Today’s Guardian has articles at both extremes of the bell-shaped curve of sense. First, the great Charlie Brooker, scoring a goal for the good guys, in a brilliant and passionate TV guide (yes, you read that right) piece about Iraq.
However, “nature knows balance”, as people say. In the Review part of the Guardian, John Gray writes tosh on “The atheist delusion”. The introductory subhead hints at the content with “John Gray on why the ‘secular fundamentalists’ have got it all wrong”
Do I need to read on. Secular fundamentalists? Will there be reference to Dawkins as the Pope of Atheism next? I can barely bear to read this stuff to find out. But I’ll try.
(This blog is being served to you in real time.)
No. I’ve read it now. There is no point in even addressing it.
To give you a flavour, “The new evangelism mirrors the faith it rejects” is the picture caption, taken from a lazy assertion in the text.
These are the same tired old arguments based on the idea that finding a flaw in some irrelevant Dawkins’ metaphor somehow disproves everything anyone says about the non-existence of the god and about the minus value of the impact of organised religion.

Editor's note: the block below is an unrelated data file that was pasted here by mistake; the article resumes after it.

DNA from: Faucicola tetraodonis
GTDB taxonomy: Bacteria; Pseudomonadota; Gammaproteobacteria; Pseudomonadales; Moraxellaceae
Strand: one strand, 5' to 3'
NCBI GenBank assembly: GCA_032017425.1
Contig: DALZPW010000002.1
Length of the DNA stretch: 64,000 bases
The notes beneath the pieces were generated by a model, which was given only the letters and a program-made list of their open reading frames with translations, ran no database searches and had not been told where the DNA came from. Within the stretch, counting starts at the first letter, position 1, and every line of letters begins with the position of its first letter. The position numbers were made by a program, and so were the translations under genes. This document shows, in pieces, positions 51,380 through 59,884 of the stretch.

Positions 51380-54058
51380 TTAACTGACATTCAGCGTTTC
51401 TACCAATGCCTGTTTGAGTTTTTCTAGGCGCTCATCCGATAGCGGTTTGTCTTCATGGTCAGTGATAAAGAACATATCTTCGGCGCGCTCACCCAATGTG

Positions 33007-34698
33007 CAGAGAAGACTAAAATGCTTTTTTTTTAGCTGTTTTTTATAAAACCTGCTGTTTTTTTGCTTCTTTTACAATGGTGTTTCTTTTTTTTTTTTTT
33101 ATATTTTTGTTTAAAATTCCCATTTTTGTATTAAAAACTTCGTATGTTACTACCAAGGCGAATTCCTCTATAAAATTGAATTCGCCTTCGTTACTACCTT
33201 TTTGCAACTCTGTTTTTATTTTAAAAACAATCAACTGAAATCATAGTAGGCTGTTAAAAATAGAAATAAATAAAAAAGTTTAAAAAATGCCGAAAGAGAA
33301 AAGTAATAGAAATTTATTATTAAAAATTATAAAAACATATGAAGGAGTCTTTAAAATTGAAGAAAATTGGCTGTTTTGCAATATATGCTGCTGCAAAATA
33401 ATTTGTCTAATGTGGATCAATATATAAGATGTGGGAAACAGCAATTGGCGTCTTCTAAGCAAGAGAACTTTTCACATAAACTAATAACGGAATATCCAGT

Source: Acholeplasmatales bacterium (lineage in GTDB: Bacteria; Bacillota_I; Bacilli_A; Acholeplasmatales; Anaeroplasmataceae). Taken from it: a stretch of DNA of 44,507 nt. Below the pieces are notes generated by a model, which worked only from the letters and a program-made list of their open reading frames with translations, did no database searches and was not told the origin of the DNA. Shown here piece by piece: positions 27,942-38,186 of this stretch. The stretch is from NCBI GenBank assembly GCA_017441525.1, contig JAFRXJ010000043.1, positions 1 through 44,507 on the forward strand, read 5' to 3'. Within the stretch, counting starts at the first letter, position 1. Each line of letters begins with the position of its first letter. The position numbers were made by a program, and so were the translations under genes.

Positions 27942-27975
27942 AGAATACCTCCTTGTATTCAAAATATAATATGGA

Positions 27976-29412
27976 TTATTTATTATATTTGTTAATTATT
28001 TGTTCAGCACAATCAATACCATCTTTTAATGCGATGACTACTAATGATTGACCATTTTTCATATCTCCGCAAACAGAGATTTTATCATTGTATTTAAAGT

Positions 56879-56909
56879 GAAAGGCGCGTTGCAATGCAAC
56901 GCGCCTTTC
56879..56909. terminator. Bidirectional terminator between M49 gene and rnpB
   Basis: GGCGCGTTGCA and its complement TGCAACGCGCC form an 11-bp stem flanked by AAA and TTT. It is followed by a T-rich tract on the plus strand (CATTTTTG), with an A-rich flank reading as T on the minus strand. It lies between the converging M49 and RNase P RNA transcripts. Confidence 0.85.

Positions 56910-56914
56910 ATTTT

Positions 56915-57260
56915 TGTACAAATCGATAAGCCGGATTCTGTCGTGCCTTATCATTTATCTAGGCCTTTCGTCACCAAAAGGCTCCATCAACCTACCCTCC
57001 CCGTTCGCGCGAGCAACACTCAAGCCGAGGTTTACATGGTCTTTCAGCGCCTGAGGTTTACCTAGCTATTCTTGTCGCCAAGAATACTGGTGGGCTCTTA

For once, in this type of work, he hasn’t actually SAID Dawkins is the “Pope of Atheism” but he’s taken it for granted. He had to throw in the standard Stalin and Hitler nonsense, which certainly doesn’t bear discussion, being so dumb and mistaken, an’ all.
As an example of his arguments, it turns out, according to Gray, that
In today’s anxiety about religion, it has been forgotten that most of the faith-based violence of the past century was secular in nature”
What? It was faith-based but it was really secular? 😀 Don’t ask me what that is supposed to mean. Unless, of course, he’s veering dangerously close to the views of those of us who see religion as a tool for manipulating people for material ends…..
Read Charlie Brooker instead. Justified anger, true intelligence and a tv review all in one short column. What more could you want?